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Worm hatch gets the tarpon silly
By Dave Navarro
Posted-Tuesday, May 25, 2004 5:13 PM EDT

Take advantage when the fish

are acting up

The worm run may be coming. That's right, the annual worm run along the bayside of the area bridges may be happening as you read this. If so, you'll know by all of the excitement of tarpon anglers, as well as a rush to the tackle store to get the worm imitations to fish with.

So, what the heck am I talking about? I'm talking about the annual spawn of a worm called the palolo. They live in sponges all over the bay and release from them once a year to spawn. The key is that no one, not even the so-called experts, can tell you exactly when and where they will release. What we do know is they almost always do it following a full moon around late May or June, which is right now. They release on a strong outgoing tide toward the ocean, usually in the afternoon.

They are usually no more than an inch to an inch and a half long, with an orange body and greenish head. When they release, they float to the surface and wiggle like mad on their trip out to the ocean. The reason tarpon anglers are so interested in when they do this is because it causes one of the wildest natural phenomenons that we have here in the Keys.

The thing about these worms is everything eats them. When I say everything, I mean everything. I have had some I put in my bait well, and the live shrimp were beating each other up to get to them; pinfish were doing the same, as well as the crabs.

I have seen barracuda, sharks, snapper, bonefish, permit, grunts, cowfish, needlefish, ballyhoo, pilchards and, of course, tarpon slurping down as many as they could find.

What it apparently does to the fish is - take you choice of terms - gets them stoned or drunk. I mean Foster Brooks-style stupid. I have seen species that normally chase each other swimming side by side slurping worms without much care in the world.

What it does is bring all of these fish to the surface where the worms are swimming. You will see literally thousands of fish, mostly tarpon due to their size, casually swimming on the surface feeding on them. It's a great opportunity to sight-cast.

They will eat a bait, but if you happen to have a worm fly, which imitates the worm, your chances of a hookup are greatly increased. Over the years, we have developed a classic worm fly that depicts the swimming action as well as the coloration of the palolo worm. This can be used as a fly on a fly rod; or with the addition of a split shot up on the leader, it can also be used on spinning tackle easily.

Over the years, I have had great luck just slow-trolling these worm flies around the area and hooking numerous fish. Drifting and blind-casting has also done wonders. The fish are so plentiful during the run that you don't have to be too accurate to hook up on one. Then the fun really begins.

Like I said, these fish act like they are toasted. You may have a tarpon do one of their patented gallant jumps and right in the middle of the air, it seems like they forgot what they were doing and just stop moving. They hit the water with all of the grace of a fat man doing a belly flop. You wind up the line as you back the boat toward the still fish on the surface of the water, thinking that he just died or something. Just before you get there, he remembers what he was doing and off he goes again for another run and jump. It's wild.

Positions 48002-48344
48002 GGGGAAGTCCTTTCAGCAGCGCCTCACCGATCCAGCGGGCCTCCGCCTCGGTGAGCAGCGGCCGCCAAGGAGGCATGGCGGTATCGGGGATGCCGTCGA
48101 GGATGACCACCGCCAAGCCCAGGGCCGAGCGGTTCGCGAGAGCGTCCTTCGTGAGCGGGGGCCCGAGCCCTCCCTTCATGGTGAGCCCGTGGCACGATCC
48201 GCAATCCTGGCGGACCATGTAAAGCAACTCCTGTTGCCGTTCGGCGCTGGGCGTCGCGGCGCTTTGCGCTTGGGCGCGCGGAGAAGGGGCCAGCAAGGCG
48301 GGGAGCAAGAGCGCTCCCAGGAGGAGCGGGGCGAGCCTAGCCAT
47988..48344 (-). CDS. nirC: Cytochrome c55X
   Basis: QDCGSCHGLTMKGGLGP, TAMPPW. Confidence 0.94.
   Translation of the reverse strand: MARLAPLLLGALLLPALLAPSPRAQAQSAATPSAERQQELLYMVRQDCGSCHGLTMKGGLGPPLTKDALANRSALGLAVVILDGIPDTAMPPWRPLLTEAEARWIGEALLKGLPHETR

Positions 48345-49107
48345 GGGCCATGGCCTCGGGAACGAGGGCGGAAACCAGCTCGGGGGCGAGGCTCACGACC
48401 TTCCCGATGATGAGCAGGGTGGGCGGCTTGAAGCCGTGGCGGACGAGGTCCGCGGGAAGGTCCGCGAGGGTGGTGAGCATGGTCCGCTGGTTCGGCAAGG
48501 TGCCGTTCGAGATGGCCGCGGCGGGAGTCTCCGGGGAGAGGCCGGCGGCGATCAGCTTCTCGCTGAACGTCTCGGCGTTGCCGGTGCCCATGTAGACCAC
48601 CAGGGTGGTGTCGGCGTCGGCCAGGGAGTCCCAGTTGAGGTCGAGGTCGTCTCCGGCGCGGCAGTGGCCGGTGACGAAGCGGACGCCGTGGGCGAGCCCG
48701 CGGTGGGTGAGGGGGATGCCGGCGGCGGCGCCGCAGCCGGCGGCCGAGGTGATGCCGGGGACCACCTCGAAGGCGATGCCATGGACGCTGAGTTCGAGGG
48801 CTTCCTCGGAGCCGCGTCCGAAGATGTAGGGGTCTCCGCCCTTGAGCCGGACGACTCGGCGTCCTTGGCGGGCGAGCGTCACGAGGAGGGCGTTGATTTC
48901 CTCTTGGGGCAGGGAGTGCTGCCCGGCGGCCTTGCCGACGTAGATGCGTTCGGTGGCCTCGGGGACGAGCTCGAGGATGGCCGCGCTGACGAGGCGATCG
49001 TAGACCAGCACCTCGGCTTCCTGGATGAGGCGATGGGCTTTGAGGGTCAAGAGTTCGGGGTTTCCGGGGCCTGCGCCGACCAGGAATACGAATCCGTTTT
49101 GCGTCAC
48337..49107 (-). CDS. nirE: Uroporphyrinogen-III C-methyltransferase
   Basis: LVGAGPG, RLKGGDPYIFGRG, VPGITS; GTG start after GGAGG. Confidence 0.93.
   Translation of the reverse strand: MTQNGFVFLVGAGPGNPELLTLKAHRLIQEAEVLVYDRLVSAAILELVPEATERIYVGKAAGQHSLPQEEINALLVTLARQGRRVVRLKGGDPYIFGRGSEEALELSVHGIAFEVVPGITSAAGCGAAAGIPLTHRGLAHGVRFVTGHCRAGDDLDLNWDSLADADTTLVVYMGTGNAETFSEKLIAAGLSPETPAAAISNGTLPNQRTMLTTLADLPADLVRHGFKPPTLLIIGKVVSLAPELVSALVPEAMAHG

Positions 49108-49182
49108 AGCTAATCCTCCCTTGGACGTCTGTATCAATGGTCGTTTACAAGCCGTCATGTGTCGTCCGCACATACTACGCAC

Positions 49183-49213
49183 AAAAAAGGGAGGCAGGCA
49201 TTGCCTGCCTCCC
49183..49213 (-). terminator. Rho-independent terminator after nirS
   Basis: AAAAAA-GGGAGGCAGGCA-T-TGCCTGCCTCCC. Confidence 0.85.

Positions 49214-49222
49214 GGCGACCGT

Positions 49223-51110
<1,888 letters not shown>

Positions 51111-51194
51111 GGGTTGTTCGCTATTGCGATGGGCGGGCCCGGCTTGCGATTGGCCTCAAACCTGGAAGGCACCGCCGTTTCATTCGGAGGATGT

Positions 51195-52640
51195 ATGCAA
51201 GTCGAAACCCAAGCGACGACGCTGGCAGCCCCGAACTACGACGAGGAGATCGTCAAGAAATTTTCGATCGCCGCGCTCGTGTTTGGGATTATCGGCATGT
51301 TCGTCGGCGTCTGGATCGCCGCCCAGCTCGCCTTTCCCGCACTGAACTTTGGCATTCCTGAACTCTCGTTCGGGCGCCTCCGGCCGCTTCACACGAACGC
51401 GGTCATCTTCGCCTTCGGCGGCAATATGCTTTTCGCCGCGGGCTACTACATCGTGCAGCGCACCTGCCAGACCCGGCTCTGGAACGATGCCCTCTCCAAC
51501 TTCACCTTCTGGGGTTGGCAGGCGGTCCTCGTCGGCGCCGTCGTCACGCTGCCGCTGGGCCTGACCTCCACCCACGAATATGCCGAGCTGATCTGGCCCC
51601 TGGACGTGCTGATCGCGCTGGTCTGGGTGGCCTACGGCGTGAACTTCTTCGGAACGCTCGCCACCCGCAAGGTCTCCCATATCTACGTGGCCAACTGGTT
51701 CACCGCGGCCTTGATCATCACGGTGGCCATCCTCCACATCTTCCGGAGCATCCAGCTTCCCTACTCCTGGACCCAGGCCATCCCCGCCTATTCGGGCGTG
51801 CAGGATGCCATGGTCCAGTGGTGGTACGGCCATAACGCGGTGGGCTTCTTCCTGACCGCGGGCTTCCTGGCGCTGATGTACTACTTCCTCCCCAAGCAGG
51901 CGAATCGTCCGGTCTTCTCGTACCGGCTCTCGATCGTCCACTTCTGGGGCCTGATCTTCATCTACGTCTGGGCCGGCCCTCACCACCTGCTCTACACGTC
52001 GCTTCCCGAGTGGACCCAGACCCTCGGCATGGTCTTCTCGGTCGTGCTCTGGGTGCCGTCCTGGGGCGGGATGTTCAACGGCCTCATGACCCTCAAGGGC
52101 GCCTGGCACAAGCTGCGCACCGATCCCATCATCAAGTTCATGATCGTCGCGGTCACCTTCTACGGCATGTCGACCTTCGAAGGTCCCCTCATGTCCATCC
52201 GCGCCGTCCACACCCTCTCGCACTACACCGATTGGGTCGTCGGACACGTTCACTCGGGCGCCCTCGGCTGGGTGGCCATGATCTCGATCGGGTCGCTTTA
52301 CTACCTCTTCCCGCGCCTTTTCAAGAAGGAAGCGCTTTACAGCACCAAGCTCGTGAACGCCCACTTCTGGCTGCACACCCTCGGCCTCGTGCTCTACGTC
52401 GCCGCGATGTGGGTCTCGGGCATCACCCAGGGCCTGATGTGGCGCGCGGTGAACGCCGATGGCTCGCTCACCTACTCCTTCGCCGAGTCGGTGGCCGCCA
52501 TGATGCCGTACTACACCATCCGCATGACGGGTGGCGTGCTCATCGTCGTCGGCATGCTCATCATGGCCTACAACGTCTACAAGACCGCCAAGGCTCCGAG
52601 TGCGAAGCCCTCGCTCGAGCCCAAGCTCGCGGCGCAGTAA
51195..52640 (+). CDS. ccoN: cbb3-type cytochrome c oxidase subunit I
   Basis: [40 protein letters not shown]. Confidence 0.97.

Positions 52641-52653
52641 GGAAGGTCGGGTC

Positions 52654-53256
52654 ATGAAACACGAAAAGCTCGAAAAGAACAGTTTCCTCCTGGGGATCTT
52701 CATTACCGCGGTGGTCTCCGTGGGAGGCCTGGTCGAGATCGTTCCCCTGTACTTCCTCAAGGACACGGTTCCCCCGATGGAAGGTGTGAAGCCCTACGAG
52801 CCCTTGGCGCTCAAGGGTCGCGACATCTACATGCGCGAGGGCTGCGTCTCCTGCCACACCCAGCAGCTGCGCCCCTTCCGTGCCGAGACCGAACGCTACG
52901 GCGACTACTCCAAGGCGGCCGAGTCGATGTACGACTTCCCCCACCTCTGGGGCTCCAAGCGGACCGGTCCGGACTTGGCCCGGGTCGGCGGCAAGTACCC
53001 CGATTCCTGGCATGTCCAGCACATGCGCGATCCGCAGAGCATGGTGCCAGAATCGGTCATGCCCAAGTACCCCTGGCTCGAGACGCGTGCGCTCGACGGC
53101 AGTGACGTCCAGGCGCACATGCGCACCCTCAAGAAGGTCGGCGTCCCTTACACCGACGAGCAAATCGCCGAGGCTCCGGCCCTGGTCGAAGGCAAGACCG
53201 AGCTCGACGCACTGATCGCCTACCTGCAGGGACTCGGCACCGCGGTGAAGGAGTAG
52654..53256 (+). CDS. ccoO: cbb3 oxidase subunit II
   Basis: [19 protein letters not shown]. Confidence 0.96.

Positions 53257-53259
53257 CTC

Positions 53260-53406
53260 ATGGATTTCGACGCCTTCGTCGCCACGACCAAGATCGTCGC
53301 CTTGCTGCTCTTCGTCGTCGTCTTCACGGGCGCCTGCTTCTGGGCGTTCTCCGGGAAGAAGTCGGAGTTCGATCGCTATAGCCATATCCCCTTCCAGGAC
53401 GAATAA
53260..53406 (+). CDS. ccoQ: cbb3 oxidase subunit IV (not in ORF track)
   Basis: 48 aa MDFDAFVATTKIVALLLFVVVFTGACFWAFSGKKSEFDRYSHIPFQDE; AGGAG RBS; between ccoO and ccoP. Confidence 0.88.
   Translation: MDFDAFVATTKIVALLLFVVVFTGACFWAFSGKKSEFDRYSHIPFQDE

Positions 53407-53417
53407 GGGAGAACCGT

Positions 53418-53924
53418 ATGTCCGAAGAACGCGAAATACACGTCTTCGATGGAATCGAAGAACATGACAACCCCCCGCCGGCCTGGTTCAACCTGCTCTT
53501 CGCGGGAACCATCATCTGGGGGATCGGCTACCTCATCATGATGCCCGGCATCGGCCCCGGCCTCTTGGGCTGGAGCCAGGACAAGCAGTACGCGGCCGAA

As I mentioned earlier, not even the experts know exactly when and where the hatch will occur. It usually does not happen at all of the area channels at the same time or the same day. Most of the time, only a small section of a bridge will have the hatch going on, although it is not uncommon for several channels to have something happening the same day. The only way to be sure to hit it is to be there every afternoon when the conditions are right. The advantage of that is this is some of the best tarpon fishing, anyway, so you are not wasting your time if you don't hit a night without a hatch. But brother, if you hit it, you will remember the show for a lifetime.

One quick reminder that this week's free fishing seminar will be our last of the season. After this event, we will have a hiatus until October.

This week, we will cover a gamut of topics for summertime fishing and some of the fun we've had over the season. It will begin at 6:30 p.m. Thursday at our Marine Educational Center, mile marker 50.

Capt. Dave Navarro owns the World Class Angler in Marathon and captains the charter boat 'Dave's Dream.'
 

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Scott, My father and I made a trip to Key West over Memorial Day Week in 1982 and fish were everywhere. In 5 days of fishing, morning tide and evening tide, we C&R 52 tarpon. The last evening, things were setting up for another great evening. We were anchored up in the Northwest Channel, tide was just starting to move and the sun was setting. Perfection. Just about the time the sun disappeared below the horizon, the ocean came alive with tarpon, busting the water, free jumping, rolling, everything but hitting our baits. This frenzy went on for about 3 hours. We managed to jump one tarpon (1 jump) and catch a red grouper. This night was the hatch of the palolo worm. It was the most amazing and frustrating site I have ever seen. Soooo many fish, of all sizes, in one place and all they wanted was those little orange worms. It was unbelievable.
If you haven't experienced it, I hope you get a chance. Fortunately, it usually only goes on for one night, and for us it was at the end of the trip.

Tight Lines, AC
 
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